[This post originally appeared in slightly different form on MiddleWeb on April 23, 2017.]
I think we can all agree that annotating texts helps students comprehend them more deeply. But not all forms of annotating are helpful. How you annotate matters. I’ve seen this problem quite often: students cover their texts with so many notes that it seems to have taken them an hour to read one page. While it’s great that students can annotate with generic strategies such as underlining topic sentences and starring supporting details, the truth is that they need to learn how to analyze texts more effectively and efficiently. It’s not efficient to notice everything. If you notice everything, that might be a sign that you can’t figure out what is most important.
How can we teach students to determine what is most important?
Students must learn to set a purpose for reading. Too often, teachers set the purpose (with assignments such as “Read Chapter 7 and answer these three questions” or “Read this article and write a summary”) and students do not actually learn how to set a purpose on their own. Some might not even realize that they can.
A helpful first step is to identify the GENRE of the text. If you’re reading a book review, the most obvious guiding question is “Why should we read this book?” Students would then take notes on that, not on every single thing that might be interesting about the text. After discussing the notion of genre, I would invite students to infer how they would approach different genres. For example: “Here’s an editorial from the New York Times. What should our purpose be?” And here’s an important follow-up question: “How could you tell?” Once students recognize the clues and characteristics of different genres, they can not only identify the genre but also explain its purpose (in this case, to persuade) and our purpose for reading it (to recognize the writer’s arguments and evaluate his/her support for those arguments).
When I was in high school, our chemistry teacher gave us an amazing assignment at the end of the year; he called it “Unknowns.” We received samples of different-colored chemicals/compounds and had to run experiments to figure out what each “unknown” consisted of. This assessment required us to demonstrate lab skills and content knowledge of the properties of elements we’d studied all year. English teachers could take a similar approach with random texts: students would need to use clues to identify the genre and decide what purpose(s) they would set for reading.
Beyond using genre to set purpose, students can use other clues, as well. When it comes to nonfiction/informational texts, it helps to look at the title of the text (no matter what size that text is—book, chapter, article, sub-section) and ask questions about that title. These questions—preferably “How” and “Why” questions—should guide our reading. For example, an article titled “Lifting School Cell Phone Bans” would suggest questions such as, “Why should schools lift their cell phone bans?” and “Why do schools ban cell phones in the first place?” Presumably these questions would be answered in the text.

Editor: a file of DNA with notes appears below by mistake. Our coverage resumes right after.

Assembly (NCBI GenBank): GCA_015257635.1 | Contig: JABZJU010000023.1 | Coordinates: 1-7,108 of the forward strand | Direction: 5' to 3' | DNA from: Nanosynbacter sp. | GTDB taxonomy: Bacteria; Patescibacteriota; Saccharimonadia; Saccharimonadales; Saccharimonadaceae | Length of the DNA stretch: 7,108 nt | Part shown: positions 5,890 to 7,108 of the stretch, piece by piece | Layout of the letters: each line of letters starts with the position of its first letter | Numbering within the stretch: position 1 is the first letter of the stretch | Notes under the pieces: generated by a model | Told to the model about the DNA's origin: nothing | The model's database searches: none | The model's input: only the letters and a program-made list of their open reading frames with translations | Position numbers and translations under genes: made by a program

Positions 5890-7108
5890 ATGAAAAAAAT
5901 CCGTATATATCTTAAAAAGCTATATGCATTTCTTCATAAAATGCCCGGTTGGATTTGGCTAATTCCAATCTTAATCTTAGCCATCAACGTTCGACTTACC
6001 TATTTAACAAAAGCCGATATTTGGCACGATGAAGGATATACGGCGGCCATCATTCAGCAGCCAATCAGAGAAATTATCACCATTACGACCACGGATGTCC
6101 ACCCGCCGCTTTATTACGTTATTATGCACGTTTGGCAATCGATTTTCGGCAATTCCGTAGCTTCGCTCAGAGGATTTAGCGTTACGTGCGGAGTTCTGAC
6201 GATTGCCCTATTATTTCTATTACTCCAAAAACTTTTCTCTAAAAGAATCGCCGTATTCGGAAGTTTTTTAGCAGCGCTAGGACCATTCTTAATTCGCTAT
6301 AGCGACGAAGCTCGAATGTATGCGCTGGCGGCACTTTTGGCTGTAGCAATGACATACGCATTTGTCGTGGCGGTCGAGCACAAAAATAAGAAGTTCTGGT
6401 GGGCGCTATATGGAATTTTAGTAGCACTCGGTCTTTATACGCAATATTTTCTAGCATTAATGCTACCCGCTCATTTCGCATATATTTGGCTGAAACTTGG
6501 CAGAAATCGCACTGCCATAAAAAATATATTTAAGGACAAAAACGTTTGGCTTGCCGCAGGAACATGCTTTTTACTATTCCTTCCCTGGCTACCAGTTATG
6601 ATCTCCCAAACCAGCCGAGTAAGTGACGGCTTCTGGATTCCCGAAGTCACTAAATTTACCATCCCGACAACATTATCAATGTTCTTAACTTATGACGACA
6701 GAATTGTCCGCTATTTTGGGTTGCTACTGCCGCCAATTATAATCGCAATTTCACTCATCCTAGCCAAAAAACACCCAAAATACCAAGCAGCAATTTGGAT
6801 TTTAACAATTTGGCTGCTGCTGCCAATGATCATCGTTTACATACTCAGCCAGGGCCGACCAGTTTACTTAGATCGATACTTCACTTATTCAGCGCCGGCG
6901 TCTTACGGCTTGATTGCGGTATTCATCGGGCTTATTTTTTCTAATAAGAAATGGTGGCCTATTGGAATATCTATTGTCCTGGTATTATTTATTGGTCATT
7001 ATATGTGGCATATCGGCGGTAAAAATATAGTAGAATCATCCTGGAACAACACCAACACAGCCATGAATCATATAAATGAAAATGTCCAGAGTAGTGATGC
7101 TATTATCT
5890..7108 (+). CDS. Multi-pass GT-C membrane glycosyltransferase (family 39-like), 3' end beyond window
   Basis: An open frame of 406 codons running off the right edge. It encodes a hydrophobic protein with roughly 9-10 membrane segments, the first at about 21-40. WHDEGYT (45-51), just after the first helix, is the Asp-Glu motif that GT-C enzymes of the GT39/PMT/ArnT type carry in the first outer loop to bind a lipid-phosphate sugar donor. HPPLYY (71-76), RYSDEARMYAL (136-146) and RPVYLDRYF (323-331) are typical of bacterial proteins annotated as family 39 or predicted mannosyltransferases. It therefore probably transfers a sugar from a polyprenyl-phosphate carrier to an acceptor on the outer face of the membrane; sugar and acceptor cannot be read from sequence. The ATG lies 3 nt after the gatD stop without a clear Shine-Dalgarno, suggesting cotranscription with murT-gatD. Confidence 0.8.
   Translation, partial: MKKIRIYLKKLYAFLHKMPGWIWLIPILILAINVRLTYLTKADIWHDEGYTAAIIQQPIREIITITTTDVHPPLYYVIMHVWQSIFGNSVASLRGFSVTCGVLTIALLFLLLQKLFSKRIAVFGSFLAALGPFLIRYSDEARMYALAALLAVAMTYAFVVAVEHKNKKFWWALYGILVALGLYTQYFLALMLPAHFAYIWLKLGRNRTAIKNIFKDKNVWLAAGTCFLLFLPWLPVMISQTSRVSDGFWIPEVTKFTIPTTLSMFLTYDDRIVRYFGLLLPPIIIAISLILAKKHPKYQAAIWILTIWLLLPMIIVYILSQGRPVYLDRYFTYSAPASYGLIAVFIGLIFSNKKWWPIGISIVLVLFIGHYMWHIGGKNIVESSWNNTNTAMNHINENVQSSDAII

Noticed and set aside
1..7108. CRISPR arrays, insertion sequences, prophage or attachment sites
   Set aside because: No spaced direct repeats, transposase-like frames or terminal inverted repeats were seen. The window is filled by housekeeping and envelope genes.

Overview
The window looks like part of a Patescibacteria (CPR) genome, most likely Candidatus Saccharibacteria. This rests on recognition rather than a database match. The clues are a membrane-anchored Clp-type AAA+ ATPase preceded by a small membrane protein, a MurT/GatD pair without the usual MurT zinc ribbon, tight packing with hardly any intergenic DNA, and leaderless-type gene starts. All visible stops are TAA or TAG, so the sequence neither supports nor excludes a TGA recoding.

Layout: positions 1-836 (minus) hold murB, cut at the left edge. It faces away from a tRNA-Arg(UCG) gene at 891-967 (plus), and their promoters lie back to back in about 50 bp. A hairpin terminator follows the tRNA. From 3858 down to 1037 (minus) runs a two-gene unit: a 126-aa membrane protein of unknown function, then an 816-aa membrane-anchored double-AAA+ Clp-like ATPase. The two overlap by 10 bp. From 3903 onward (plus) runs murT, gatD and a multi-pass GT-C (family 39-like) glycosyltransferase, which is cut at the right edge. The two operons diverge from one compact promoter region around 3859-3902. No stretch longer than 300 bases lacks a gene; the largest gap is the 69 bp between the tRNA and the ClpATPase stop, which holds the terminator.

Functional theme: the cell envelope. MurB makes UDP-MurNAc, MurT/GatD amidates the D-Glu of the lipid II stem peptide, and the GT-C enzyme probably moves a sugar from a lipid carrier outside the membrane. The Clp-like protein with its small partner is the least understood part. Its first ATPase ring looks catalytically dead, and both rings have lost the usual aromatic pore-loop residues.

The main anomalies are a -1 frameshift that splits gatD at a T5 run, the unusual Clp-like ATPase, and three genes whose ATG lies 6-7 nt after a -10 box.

When it comes to fiction/narratives, we can of course analyze text for a variety of purposes. For instance, we might ask students to focus on character development or the use of symbolism to convey meaning. But often when reading novels, we want students to read a chapter and figure out what’s important on their own.
I’ve actually designed an organizer for this called—wait for it—the “What’s Important Organizer.” [Here’s a FREE download of What Is Important ORGANIZER. For a completed model, check out the TLC “Analyzing Literature” page.***]
What’s Important ORGANIZER
DIRECTIONS: Use COMPLETE SENTENCES to answer all five questions. You may either PARAPHRASE or PROVIDE QUOTES to support your assertions, but either way, you MUST GIVE PAGE NUMBERS to indicate where the evidence can be found. Refer to the model to ensure that you are doing this properly. Give AT LEAST TWO PIECES OF EVIDENCE PER QUESTION.
1. DECISIONS WITH PURPOSE: What major decisions do the characters make, and why?
2. CONFLICTS/OBSTACLES/CHALLENGES: What conflicts, obstacles, or challenges do the characters face, and how do they deal with them?
3. LESSONS/INSIGHTS/MESSAGES: What lessons do any of the characters learn? What do WE learn?
4. CAUSES AND EFFECTS: What events/actions have major effects on characters? How do the characters react?
5. PATTERNS: What patterns from either this passage or the rest of the book do you notice in this passage?
In addition to training students in what to look for when reading any narrative, this organizer supports them in the practice of summarizing. Perhaps more importantly, it reminds them that there are specific things you should look for when reading a narrative in order to grasp its most fundamental ideas.
You don’t have to underline everything.
***PS: Followers of this TLC Blog are eligible for a 50%-off discount subscription to the TLC Website, which provides access to more than 1,200 files supporting literacy instruction. (PS: That’s less than 2 cents per file.) Click HERE and use the secret discount code, TLCBOOK50. Please note: The code is case-sensitive. If you would like to register friends at this rate, please Email me for a group registration form at firstname.lastname@example.org
 I’ve previously blogged about it HERE, and that original blog was adapted from The Literacy Cookbook.